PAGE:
Imagine a movie starring Fred Astaire and Lena Horne, and directed by Federico Fellini. In your mind’s ear, listen to the soundtrack, a mélange of Brazilian samba, psychedelic rock, romantic compositions, and impressionistic lyrics. The music perfectly captures the elegance, earthiness, and otherworldliness of the film.
Now, for a reality check: the film was never made but if there was a movie, this would be the soundtrack. When St. Louis-based drummer/composer, Kevin Bowers, went on a deep and deepening trip through Spain, he also went on an epiphanic creative journey. He’s returned with Nova (to be released August 9th) a tropical, trippy and rocking album with a surprise smattering of Bosa Nova influenced by the great Jorge Ben and Gilberto Gil.
“Brazilian music is something I’ve always had a passion for,” Bowers confesses. “I studied Brazilian drumming at Musicians Institute in Hollywood, CA. I even had the privilege of traveling to Rio de Janeiro in Brazil with some close friends to soak up its culture. After a trip to Spain, I began writing the album. I was heavily inspired, even hypnotized, by the music, people, art, and food of Spain.”
Bowers is one of St. Louis’ most respected drummers. He’s been featured in the iconic publication Modern Drummer. Recently, his soul-punk band, The Feed, issued a critically acclaimed album. To date, he’s released three vibrant solo albums. His latest, Nova, gathers some of the finest rock, blues and jazz musicians (and friends) in St. Louis. Together, they manage to croon like Tony Bennett, pop like Sergio Mendes and vibrate like the Beatles at their most lysergic.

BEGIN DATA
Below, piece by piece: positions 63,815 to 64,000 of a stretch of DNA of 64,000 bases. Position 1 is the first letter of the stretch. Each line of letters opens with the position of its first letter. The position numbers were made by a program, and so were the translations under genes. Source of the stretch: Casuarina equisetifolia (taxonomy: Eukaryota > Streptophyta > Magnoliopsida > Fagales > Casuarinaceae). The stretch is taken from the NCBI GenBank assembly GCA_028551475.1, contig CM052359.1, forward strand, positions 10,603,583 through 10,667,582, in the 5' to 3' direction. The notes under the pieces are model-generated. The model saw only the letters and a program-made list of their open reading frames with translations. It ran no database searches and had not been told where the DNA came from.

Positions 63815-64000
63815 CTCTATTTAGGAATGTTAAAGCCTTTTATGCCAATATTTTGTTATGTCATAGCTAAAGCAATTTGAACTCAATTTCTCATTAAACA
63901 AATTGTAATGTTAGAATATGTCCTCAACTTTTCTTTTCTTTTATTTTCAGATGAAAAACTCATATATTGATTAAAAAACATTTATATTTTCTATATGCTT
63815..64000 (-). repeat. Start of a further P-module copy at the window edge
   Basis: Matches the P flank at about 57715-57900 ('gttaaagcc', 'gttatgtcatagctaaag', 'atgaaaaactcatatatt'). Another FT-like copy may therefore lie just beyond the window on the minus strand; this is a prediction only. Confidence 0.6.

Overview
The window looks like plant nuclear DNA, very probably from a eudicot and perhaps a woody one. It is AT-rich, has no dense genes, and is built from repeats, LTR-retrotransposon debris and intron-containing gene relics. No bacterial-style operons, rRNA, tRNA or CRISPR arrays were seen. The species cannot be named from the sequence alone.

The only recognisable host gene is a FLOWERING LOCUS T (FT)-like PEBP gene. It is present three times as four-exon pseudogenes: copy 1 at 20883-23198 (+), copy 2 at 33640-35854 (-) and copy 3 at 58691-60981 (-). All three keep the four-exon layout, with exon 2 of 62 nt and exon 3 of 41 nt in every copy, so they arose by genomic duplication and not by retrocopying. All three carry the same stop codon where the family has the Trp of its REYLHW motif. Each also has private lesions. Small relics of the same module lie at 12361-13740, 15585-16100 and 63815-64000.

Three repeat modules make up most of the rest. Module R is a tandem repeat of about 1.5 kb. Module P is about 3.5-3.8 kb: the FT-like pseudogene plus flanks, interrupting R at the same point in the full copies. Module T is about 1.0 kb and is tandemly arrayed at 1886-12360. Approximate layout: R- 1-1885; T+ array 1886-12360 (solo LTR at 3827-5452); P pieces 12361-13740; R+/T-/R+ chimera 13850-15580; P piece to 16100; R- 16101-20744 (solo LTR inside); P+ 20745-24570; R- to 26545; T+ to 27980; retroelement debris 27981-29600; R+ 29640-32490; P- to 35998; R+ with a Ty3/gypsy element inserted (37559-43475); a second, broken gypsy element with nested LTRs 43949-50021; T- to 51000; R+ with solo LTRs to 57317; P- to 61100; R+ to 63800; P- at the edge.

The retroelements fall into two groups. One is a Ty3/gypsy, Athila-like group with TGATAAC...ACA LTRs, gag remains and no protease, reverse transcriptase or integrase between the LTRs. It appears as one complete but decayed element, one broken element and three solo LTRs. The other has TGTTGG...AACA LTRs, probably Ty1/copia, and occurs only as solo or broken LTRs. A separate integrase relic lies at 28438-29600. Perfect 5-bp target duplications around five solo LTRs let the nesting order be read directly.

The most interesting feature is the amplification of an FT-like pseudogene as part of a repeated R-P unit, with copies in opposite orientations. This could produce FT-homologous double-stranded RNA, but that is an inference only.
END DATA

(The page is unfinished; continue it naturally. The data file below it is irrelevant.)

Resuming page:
Nova’s overarching concept is the adventures/misadventures of two globetrotting characters. Though Bowers is a drummer by trade, he composed the music and vocal melodies on the electric guitar. In addition to this loose-knit narrative, Bowers was also inspired by other artists and movies. He cites a cross-section of influences such as Gal Costa’s 1969 album, Tony Bennett’s The Beat of My Heart, The Beach Boys’ Pet Sounds, short stories by Anton Chekhov, and Federico Fellini’s La Dolce Vita.
Drumming fans will feast on Bowers’ jaw-dropping exotic and virtuosic performances as a solo performer and as an ensemble player. On Nova he makes use of several Brazilian instruments, including surdo, repinique, tamborim, chocalhos (Brazilian shakers), timbales, bongos, and congas, among percussion tools. “It was a challenge performing all the percussion parts and making the songs sound like there are 10 people playing together,” he confides.
Standout songs on Nova include the sun-kissed bossa nova track “Two Vagabond Lovers,” the invigoratingly percussive “Ground Motion,” and the imaginatively arranged “Lady Day Fortune.” The album is bookended by an English and then a French version of “Two Vagabond Lovers.” This track sets up the beginning of the story which is sung by the first pair of male and female narrators. “Ground Motion” is a euphoric chant song that highlights Bowers gifts for simple anthemic melodies and ground-shaking percussion arrangements. Nova’s psychedelic side is exemplified by “Lady Day Fortune” which opens with a majestic piano solo, then slips into a moody pop track, before floating away with freak-out guitar figures.
Bowers plans to tour Nova with a white-gloved presentation like a supper club experience with some playful surprises. For live performances, the band will vary in size between a lush orchestral lineup and an intimate quartet. These shows will feature the Nova album played in its entirety, along with some favorites from Bowers’ back catalog. The record release party will be at Off Broadway in Kevin’s hometown of St. Louis on August 11th.
Two Vagabond Lovers
Sofía (Walking With Her Shadow)
Without A Sound
Forward Rhythm Agenda
Wrong Side Of The Tracks
Lady Day Fortune
Breaking For Conversation
The Last Night In June
Intuition (Someday, Someday)
Two Vagabond Lovers (French Version)